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Kristen Shilton

TSN Toronto Maple Leafs Reporter

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Paradise, Newfoundland -- Mitch Marner only wanted to play hockey, and no contract stalemate was going to stand in his way.

That was the message a relieved Marner delivered hours after inking his massive six-year, $65.3 million deal with the Maple Leafs, rapidly moving from restricted free agent to raring to go.

“[Leafs’ general manager Kyle Dubas and I] were talking before and I stressed to him that I didn’t want to miss training camp, I didn’t want to miss games,” Marner explained on Saturday in a joint press conference with Dubas at Paradise Double Ice Complex. “That goes back to the middle of last year. In the last 48 hours or so, we sat down and talked [about that]. It’s great it’s over; I’m happy to be here.”

Marner overshot his original goal by only a couple of days, joining teammates in Newfoundland during their second day of on-ice training camp activity, but having missed very little of the program. That’s a vital accomplishment for the Leafs, who were desperate not to re-live the William Nylander debacle from last season, where an RFA standoff bled into the regular season and robbed both player and team of reaching their full potential.

At the same time, Toronto had to navigate a tricky negotiation with Marner’s camp. According to TSN Hockey Insider Darren Dreger, Marner’s side was looking for a shorter team deal of three to five years, while the Leafs were hoping for seven to eight. When push came to shove and the team was leaving for Newfoundland without Marner on board, the sides came back together ready to negotiate a deal.

“I think we get a commitment from Mitch for six years, and that should be as he enters his prime and then goes into his prime,” Dubas said of why he favoured the contract. “I know not everybody is going to agree, and [say] Mitch would want more and we would want less, but it’s something that we both agree on and move ahead with.”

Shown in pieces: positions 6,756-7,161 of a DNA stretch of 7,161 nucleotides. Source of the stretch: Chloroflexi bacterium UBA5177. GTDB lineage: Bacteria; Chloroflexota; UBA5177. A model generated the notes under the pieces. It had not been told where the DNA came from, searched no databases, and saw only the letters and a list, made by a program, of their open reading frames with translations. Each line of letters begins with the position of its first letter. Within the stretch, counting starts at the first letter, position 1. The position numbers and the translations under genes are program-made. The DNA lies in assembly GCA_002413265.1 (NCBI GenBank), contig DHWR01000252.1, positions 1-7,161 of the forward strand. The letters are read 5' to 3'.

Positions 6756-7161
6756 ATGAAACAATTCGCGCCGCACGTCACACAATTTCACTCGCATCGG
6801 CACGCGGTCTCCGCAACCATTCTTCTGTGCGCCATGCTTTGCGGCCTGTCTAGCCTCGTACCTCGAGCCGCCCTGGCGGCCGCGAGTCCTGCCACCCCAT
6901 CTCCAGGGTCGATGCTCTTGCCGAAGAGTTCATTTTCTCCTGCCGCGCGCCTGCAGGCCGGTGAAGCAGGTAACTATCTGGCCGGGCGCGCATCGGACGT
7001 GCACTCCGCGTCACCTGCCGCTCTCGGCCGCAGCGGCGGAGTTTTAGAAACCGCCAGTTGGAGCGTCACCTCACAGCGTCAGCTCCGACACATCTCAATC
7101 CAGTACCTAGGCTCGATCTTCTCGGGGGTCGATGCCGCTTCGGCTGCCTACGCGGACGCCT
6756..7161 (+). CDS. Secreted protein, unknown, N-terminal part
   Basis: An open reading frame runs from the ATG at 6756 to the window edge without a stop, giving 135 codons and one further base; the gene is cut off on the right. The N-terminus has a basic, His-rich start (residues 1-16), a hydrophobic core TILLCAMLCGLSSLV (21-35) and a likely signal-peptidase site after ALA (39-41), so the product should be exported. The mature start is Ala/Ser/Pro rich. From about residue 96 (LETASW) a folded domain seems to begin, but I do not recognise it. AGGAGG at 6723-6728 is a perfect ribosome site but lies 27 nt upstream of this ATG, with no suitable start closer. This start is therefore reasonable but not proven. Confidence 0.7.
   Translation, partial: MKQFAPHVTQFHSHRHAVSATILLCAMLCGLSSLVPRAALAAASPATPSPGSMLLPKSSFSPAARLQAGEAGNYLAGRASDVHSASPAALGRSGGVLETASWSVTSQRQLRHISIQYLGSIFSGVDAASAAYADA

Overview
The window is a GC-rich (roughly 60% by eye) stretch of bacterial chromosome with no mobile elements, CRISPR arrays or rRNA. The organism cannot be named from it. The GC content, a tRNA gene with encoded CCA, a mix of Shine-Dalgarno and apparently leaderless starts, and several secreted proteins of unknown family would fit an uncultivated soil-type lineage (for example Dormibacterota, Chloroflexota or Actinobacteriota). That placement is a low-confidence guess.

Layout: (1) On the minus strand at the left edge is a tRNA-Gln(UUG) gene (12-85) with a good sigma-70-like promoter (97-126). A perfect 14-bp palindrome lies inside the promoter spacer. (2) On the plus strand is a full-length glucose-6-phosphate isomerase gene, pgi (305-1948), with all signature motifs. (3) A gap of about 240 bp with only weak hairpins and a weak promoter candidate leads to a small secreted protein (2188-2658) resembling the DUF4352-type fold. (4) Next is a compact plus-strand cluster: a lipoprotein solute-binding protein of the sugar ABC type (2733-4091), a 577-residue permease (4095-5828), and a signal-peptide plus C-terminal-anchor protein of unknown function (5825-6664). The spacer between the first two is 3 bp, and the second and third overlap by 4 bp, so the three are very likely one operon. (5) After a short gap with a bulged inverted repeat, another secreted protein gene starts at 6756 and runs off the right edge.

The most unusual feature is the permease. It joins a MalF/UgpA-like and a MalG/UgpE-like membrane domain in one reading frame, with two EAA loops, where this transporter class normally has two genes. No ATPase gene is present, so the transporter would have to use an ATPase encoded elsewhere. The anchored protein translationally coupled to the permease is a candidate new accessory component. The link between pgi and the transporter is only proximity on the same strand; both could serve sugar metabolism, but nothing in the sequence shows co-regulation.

When the Leafs opened camp on Thursday, Dubas said that once a deal with Marner was struck, the two would likely have “a very blunt discussion about things” and leave any ill will from the negotiation process behind. The real honesty wound up coming out before Marner officially put pen to paper, but the conversation still served its intended purpose.

“We had a sit down for quite a while on Thursday,” Dubas revealed. “It was great for Mitch to tell me how he felt and [for] me to explain the reasons [why] where we were at and what we were proposing, about how he fit into the team, how the team was going to move forward. It was a real positive in the process.”

“I just expressed to Kyle that I don’t want to miss any games and want to make sure I’m with the team as soon as possible,” Marner reiterated. “From that moment on, the next day or so everyone on both sides just beared down and realized that both parties want the same thing and we came to an agreement.”

The deal itself came out heavily front-loaded, and includes nearly $61 million in signing bonuses, to give Marner the second-highest cap hit of any winger in the NHL this season. He was also the last piece of Toronto’s vaunted core to be locked in long-term, after Dubas successfully re-signed Nylander and Auston Matthews last winter to six and five year deals respectively.